Professional indemnity insurance is in danger of generating irrational outcomes for the advice industry. As usual, this is the result of well-intentioned regulations that fail to take into account unintended but predictable consequences.
The ghastly mess of Honister should cause the regulators to think again about PI. It is intended as a backstop to ensure consumers get compensated for the consequences of bad advice. But because the FSA is not doing its regulatory job well, toxic products are sold and very bad advisers are allowed to be in business. PI picks up the costs of the consequent messes but it looks as if its costs could escalate to the point where they inhibit business formation and competition in the adviser sector.
In the long run, I would hope that as advisers become more professional, we move to a system of regulation by what will become professional bodies (initially via the SPS). Then advisers who do not cut it will be removed from practice by the profession itself. That would conform to the usual model of professional self-regulation, which has a lot to commend it. PI costs for those who do cut it can then be expected to fall.
But in the meantime, we do not have such professional regulation. And the FSA has proved so many times that it is incapable of preventing rogue advisers giving very bad advice that the notion that “better regulation” will prevent future problems is simply laughable. Anyone who knows the industry well will share my view that under the current system similar problems are virtually guaranteed to recur.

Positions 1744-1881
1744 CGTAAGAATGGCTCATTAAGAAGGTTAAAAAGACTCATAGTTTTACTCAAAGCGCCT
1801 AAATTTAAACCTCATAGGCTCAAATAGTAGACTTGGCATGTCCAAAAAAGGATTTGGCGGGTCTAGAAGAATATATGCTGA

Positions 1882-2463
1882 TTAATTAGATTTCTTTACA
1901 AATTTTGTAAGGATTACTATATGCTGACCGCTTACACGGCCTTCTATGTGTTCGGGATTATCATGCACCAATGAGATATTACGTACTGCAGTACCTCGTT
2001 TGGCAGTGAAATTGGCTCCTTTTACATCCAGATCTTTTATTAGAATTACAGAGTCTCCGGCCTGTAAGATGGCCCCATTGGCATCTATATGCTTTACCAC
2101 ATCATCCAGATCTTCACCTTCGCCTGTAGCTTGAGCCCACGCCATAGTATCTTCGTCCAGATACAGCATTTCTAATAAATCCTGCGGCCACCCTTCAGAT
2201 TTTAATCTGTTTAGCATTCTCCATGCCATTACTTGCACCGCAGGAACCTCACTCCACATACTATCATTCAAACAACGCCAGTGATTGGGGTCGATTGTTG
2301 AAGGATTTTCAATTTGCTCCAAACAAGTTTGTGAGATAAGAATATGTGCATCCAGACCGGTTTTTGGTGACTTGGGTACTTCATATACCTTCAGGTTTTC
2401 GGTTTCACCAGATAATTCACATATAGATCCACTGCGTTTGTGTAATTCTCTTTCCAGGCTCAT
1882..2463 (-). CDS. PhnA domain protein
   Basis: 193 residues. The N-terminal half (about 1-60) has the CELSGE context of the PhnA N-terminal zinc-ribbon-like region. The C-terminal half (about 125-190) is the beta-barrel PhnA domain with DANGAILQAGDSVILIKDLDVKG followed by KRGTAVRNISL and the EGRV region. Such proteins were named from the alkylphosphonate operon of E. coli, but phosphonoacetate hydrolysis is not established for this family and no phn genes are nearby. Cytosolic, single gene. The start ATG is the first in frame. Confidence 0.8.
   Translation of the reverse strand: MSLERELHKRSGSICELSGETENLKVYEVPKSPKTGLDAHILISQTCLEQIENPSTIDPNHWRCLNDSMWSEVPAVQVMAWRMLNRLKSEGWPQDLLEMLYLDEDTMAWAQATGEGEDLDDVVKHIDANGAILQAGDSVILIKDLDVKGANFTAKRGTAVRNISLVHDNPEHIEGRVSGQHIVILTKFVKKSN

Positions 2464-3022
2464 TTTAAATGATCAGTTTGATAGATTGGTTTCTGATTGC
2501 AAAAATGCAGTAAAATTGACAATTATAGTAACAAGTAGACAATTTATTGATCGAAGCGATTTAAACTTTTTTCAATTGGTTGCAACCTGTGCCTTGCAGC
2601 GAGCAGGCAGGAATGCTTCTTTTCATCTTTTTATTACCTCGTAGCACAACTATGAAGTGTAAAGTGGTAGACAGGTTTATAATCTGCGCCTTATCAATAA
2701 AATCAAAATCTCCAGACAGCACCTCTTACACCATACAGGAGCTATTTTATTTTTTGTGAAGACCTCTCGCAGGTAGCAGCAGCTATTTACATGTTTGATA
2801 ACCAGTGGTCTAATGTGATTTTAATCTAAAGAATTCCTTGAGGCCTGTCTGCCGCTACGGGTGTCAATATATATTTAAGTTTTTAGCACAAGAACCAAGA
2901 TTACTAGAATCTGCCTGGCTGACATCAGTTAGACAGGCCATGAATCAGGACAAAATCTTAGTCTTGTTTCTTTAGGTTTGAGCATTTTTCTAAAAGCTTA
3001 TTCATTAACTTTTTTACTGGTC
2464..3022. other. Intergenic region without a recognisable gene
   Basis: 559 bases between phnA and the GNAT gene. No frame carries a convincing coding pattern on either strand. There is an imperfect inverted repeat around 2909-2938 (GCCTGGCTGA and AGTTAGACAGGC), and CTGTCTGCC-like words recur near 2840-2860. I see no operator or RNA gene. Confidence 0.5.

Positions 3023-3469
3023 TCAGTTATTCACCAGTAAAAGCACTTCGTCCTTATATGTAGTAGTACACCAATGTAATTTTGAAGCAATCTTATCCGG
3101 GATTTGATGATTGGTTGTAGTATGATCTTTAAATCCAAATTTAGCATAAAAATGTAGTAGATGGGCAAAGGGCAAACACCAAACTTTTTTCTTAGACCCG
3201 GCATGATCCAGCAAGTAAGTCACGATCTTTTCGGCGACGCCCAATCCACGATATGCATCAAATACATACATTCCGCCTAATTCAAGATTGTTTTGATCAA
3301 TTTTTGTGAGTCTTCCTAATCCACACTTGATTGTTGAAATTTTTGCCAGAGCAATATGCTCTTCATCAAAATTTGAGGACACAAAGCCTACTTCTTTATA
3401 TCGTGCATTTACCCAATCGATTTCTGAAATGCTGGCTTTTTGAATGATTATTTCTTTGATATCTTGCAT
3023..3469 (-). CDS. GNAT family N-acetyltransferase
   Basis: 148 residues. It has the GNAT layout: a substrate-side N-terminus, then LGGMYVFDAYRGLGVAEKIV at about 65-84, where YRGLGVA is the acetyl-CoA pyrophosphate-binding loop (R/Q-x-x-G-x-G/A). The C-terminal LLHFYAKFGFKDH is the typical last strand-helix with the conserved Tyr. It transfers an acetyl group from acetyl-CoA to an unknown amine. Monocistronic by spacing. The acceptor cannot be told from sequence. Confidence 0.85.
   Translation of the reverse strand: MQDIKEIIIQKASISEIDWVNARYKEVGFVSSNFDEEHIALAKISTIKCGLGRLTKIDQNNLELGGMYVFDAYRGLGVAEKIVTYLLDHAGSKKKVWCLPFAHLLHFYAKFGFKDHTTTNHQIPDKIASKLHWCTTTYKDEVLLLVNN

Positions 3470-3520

In this situation, the PI insurers have become the sweepers-up with the brushes and dustpans but they are struggling to cope with the output of elephants.
An obvious solution, which the regulators would love, is to impose higher capital requirements for adviser firms, even those within networks. Knowing that a big chunk of their own capital would be wiped out by a claim might be the best way to ensure that advisers give better quality advice. But it would also prompt another violent response from those advisers who see it as their right to be able to operate with a near-zero capital base, even though they would not accept that for any of the investment or insurance firms they deal with.
Perhaps higher capital requirements would drive out more small firms but they might be the kind of firms we would not miss. Under the RDR model, small firms giving a professional service will have an assured level of annual fee income and if they do not have the capital, they should be able to raise it.
If it was canny, the regulator might be able to sell higher capital requirements to advisers by reducing the scope of the PI they need. If advisers knew that mandatory PI was limited to catastrophe-type cover and that their PI costs would be lower, they ought to feel less anxious about holding more capital in their businesses. Provided, that is, they are doing their best to give good advice.
A contrary view – that the Honister mess is nothing to do with PI but is an inevitable consequence of a fundamentally flawed business model for large advice firms – is unthinkable by people lacking the capacity to think, and can safely be ignored.
Chris Gilchrist is director of FiveWays Financial Planning, edits the IRS Report newsletter and is the author of the Taxbriefs Guide, The Process of Financial Planning